Following the suicide of their brother who had contacted Geneva-based Exit for assistance, the two men who wanted to prevent him from ending his life, “are continuing their legal battle”.
“On 16 May (…), the Public Prosecutor ruled that there had been no failure on the part of Exit to give assistance”. On 29 May, the two brothers responded with an appeal against this non-involvement ruling, quoting the Exit Vice President. On 2 November, the latter had confirmed that he was “certain” that the man would end his own life “within the next few days”. “According to the brothers, Exit had failed to give assistance”. “The Public Prosecutor confirmed that Exit had not offered psychotherapeutic support to my clients’ brother,” explained François Membrez, the lawyer representing the two brothers.
The brothers also accused the doctor – an Exit committee member – “of fraud and securities’ forgery and the Exit Vice-President of being an accomplice”. Their brother had, in fact, been given a prescription for pentobarbital. The deceased did not use it but the medication, which is used for assisted suicides, can only be prescribed by a doctor: “Exit circumvents this requirement by including a retired physician on its committee who issues such prescriptions. This practitioner does not have the necessary authority and has not practised for a long time”.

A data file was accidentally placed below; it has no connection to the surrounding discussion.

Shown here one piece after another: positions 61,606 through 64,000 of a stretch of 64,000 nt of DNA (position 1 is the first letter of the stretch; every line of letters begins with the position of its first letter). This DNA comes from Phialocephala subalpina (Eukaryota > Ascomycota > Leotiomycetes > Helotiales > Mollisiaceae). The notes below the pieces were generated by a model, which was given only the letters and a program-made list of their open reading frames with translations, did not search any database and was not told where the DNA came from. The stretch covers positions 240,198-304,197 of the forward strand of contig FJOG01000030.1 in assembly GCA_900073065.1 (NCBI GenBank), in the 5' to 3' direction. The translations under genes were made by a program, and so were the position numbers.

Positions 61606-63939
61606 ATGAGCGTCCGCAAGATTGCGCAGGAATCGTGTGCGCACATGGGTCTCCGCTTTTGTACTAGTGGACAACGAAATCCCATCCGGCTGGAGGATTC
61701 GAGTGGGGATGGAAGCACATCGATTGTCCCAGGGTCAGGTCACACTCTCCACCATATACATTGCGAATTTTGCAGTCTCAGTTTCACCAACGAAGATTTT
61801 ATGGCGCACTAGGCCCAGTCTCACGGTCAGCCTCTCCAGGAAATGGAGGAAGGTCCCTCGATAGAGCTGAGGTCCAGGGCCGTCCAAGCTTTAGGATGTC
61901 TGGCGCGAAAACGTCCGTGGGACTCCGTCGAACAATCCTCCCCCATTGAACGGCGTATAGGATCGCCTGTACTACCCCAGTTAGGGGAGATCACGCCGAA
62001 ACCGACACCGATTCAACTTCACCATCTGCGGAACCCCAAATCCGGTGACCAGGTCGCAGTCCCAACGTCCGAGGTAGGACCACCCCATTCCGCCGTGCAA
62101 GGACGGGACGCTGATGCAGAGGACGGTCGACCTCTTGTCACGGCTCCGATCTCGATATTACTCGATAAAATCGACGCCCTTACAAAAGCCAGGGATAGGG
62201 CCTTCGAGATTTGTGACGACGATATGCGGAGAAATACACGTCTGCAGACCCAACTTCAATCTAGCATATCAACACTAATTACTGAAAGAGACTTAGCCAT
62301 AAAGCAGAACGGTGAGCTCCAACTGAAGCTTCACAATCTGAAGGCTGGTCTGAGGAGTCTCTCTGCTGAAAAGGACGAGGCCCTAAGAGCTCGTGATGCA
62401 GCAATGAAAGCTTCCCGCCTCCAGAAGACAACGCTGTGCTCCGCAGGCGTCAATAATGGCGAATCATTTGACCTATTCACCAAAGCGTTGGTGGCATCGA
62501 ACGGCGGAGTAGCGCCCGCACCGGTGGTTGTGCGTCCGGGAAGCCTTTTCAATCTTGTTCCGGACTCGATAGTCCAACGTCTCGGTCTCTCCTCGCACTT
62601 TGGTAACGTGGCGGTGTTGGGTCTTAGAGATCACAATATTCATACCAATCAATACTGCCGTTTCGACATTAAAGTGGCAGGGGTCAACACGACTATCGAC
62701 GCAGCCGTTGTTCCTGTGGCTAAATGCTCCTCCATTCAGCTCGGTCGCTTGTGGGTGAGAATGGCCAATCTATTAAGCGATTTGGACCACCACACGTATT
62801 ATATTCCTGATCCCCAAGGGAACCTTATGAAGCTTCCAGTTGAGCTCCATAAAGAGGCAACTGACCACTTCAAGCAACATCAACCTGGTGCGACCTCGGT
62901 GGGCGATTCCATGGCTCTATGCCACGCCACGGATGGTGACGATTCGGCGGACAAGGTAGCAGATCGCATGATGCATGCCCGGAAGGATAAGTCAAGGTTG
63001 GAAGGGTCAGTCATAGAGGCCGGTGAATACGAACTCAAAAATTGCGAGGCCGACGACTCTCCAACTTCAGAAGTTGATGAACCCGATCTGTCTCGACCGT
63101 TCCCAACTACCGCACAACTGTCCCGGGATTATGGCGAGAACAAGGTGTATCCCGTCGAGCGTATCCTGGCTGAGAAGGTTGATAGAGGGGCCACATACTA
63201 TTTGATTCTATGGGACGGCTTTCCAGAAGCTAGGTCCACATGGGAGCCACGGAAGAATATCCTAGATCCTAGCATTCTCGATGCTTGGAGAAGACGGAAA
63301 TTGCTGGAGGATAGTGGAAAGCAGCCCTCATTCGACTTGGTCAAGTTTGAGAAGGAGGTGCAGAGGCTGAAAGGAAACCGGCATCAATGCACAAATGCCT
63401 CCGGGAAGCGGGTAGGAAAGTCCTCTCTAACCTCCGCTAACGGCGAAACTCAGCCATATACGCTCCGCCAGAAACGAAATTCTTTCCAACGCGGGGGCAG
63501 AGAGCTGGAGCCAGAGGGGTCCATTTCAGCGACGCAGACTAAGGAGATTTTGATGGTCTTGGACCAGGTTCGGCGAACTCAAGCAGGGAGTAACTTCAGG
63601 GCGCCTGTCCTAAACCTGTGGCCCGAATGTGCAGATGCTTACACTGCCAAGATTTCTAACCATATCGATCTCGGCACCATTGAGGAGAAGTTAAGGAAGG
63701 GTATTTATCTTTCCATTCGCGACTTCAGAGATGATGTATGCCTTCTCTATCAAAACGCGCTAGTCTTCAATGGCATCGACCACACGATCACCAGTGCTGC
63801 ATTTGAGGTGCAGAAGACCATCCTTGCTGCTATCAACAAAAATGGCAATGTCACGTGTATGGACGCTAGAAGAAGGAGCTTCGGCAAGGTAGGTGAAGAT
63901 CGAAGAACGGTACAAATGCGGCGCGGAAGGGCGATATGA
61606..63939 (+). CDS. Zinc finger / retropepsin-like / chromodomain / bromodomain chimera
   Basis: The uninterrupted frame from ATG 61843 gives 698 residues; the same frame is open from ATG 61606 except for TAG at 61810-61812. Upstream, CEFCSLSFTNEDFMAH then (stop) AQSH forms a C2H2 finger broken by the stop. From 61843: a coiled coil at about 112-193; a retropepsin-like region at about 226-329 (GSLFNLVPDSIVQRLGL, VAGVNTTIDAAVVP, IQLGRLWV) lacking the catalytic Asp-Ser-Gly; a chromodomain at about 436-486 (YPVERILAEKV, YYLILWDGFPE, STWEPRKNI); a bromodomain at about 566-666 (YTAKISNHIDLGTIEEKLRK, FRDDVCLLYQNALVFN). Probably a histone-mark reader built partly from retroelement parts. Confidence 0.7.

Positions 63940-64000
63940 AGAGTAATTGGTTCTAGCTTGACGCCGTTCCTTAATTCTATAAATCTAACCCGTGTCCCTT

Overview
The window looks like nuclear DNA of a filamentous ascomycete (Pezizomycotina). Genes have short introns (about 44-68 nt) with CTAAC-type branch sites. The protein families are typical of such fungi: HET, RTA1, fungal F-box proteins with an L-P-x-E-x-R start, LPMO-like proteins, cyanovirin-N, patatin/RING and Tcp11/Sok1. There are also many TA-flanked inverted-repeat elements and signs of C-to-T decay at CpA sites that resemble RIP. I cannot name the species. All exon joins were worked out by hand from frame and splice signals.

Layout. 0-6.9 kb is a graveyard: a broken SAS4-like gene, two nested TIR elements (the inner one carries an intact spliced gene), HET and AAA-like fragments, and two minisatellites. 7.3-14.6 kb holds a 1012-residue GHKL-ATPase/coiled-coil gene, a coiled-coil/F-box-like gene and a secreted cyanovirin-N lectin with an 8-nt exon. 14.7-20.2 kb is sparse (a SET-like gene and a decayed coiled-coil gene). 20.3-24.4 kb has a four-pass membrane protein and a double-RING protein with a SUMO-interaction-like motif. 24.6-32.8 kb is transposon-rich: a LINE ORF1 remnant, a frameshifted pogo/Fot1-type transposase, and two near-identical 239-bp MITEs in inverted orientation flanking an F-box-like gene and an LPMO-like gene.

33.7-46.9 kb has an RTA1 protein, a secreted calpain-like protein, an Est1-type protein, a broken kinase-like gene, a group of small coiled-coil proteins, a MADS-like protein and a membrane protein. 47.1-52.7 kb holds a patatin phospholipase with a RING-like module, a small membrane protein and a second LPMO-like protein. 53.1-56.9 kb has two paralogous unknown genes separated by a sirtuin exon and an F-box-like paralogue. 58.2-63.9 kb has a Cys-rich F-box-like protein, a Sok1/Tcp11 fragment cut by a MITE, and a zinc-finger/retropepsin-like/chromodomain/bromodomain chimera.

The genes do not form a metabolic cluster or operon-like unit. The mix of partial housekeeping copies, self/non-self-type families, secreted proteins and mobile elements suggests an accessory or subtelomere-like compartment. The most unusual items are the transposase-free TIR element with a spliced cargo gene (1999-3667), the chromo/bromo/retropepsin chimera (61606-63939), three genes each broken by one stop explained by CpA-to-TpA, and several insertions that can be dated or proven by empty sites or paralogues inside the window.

As this case is continuing, during its public hearing in mid-June, Exit Suisse alémanique will discuss the option to extend assisted suicide to elderly individuals who, whilst being physically healthy, have lost the will to live.
The Court of Appeal will reach a decision over the next few weeks.
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